This morning I was thinking about death. No, I’m not ill, nor are any of my family. But the topic has certainly been front of mind lately.
There’s the daily tally of COVID deaths I see every morning in the New York Times. The memorial service I’m conducting this weekend for a young lady whose life ended so tragically. The news of two horrific mass shootings recently in Georgia and Colorado. Finally, there’s this article I came across this morning, 3 Biggest Regrets People Have at the End of Life.
The article, written by A. Pawlowski and published on the Today Show website, is an interview of author and hospice chaplain Tenzin Kiyosaki and a review of her book The Three Regrets: Inspirational Stories and Practical Advice for Love and Forgiveness at Life’s End.
It seems that the big idea of her book is, “Don’t fade away from life without saying what you need to say. Find ways to say ‘I love you’ and express your love every day.” Kiyosaki lists the three regrets that “can haunt people at the end of their life.” I did not live my life dreams. I did not share my love. And I did not forgive.
You can tell by the title of this blog post that I’ve got something I want to add to her list. If you pay attention to my writing and what I’m passionate about, it won’t surprise you that the 4th regret I believe many people have at the end of life is I did not pursue my calling.
Here’s a brief overview of the essence of a calling. I believe your calling was “hard wired” into you before you were even born. A summons was placed upon your life by the God of the Universe to engage a broken world in ways that bring healing. A calling is like an itch that needs to be scratched. It is a possibility waiting to be realized. As such, it nags on us until we do it.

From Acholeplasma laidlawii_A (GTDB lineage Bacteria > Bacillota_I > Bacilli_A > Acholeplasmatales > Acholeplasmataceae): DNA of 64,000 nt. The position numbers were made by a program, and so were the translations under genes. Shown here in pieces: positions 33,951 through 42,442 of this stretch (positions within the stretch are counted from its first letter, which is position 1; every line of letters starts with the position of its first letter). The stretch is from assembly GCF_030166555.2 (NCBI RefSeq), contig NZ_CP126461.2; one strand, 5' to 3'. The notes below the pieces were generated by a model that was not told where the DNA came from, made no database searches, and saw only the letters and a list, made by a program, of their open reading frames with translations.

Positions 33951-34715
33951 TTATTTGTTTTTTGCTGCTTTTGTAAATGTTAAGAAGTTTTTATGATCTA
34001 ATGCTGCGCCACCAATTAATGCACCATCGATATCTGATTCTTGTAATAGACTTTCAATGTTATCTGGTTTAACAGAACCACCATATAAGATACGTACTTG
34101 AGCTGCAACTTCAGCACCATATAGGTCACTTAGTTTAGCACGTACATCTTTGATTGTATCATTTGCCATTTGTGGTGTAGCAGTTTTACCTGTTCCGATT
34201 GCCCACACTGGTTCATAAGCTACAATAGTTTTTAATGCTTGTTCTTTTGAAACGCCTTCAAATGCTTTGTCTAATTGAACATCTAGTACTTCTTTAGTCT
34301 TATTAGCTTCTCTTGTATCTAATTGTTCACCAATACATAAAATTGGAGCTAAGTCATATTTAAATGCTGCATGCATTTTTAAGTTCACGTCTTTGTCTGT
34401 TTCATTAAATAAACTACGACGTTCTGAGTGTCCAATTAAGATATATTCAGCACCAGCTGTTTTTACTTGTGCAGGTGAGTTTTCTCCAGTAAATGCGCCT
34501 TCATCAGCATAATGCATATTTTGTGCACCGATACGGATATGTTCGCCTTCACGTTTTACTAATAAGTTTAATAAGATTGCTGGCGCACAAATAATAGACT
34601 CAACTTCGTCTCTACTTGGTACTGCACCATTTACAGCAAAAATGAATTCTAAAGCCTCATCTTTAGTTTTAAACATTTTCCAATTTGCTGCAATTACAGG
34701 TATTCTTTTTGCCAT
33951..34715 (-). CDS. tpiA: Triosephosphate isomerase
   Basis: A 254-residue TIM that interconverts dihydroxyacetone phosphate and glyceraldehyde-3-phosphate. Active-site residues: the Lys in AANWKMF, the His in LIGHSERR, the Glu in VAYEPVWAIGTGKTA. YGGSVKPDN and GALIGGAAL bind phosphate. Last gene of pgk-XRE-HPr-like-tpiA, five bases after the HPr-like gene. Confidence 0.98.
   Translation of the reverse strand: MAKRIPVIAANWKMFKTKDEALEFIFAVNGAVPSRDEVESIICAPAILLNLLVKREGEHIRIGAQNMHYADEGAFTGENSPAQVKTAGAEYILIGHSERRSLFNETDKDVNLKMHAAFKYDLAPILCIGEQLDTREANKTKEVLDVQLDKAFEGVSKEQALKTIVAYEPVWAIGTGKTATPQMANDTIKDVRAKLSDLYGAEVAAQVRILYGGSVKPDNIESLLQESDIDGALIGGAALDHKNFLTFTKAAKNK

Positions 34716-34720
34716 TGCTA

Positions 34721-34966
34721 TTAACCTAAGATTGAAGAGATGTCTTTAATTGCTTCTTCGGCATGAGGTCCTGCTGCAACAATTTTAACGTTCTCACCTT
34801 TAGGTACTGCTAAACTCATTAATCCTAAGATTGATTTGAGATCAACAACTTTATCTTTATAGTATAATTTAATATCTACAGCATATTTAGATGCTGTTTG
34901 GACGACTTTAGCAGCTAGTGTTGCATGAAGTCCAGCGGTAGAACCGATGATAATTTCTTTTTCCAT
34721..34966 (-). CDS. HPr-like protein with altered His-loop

Yet, from what I’ve learned from years of coaching people all over our nation and our world, the summons, too often, is disregarded. Why? Why do people end up with the regret of having not pursued their calling? Here’s what I’ve heard.
The most common reason people give for hesitating in their calling is the burden of fulfilling someone else’s expectation for their life. Often that someone is a parent. Many times it’s culture. I remember my dad’s deep skepticism when I told him I was leaving behind my initial idea of med school for pastoral ministry training. Note: Thankfully, in time, Dad embraced what he considered a whim as my destiny.
Another factor that contributes to calling reticence is simply the fear of losing income. Some have little time to invest in their calling because their money-maker job sucks up all their hours. Or the thought of shifting their vocation to something more attuned to their heart is just too scary.
Finally, too many folks regret not engaging in their calling because they didn’t know how to go about it. The idea of pursuing a destiny can feel mystical and mythical, the stuff of heroes and legends, not of everyday folks like them.
If you identify with the frustration of a living without purpose, then please reach out to me. I’ll walk you through a guided tour of your amazing life and show you a why to live for!
I love this quote of Steve Jobs that Ms. Pawloski included in her article.
“Remembering that you are going to die is the best way I know to avoid the trap of thinking you have something to lose. You are already naked. There is no reason not to follow your heart.”